Which leads us to the terrible beauty of Midwestern Rage
The thoughts about how our thoughts will be perceived lead me to the second point about our repressed anger: the refinement of its eventual expression. Not for us, the gauche heavy-handedness of Long Island mothers. No, our patois is about saying only what is necessary, and actually even less than that. The Midwestern dialect is so subtle that people not immersed in it for decades can’t hear it. I’ve lived outside Iowa for 12 years now, and two weeks ago, though I felt guilty as I said it, I insulted one of my Connecticut neighbors. I got tired of her preening about her oh-so unique life and job, and I told her -- again, against my better judgment -- that not everyone can make it as a snowflake. She thanked me for the kind words.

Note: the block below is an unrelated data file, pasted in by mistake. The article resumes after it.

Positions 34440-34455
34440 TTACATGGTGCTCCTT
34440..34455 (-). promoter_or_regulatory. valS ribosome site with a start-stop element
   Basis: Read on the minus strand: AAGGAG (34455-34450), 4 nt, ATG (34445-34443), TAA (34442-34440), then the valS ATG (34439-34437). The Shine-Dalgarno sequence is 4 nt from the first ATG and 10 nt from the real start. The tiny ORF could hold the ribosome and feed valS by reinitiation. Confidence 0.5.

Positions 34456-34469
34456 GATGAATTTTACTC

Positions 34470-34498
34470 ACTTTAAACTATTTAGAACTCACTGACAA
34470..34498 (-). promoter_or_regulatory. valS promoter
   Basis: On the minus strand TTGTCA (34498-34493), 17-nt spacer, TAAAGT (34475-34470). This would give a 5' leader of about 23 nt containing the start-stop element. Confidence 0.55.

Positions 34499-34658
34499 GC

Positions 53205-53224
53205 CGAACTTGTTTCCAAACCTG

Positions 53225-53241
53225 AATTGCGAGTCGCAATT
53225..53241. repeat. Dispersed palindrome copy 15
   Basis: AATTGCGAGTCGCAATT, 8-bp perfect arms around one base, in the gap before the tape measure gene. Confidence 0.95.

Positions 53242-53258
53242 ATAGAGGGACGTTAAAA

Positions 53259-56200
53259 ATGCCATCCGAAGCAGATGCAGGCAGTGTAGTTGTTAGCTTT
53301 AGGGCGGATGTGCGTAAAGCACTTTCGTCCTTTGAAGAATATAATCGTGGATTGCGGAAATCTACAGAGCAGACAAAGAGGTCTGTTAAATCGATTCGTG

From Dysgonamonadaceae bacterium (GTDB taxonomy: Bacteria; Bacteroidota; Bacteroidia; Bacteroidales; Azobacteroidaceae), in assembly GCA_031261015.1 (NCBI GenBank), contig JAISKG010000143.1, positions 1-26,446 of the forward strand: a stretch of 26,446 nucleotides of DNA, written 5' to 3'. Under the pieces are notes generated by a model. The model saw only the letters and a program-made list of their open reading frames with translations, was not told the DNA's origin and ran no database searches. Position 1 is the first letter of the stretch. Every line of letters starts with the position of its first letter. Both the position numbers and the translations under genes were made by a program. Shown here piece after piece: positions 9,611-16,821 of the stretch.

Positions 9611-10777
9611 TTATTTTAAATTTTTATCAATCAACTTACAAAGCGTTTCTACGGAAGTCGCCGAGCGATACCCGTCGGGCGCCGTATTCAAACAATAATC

This happens a lot, which is ironic because the people who miss the subtlety often consider themselves far sharper than big, dull, flown-over pig-eaters like me. In his book, Draper describes how the Midwestern phone etiquette of, “Well, I better let you go,” a euphemism for “Leave me alone now,” is consistently misread by people outside the region as a way to beg more time out of the conversation. David Letterman, a gap-toothed kid from Indiana, dined out for years on a post-modern comedy that mocked comedy itself, but only became famous when East Coasters picked up on the joke.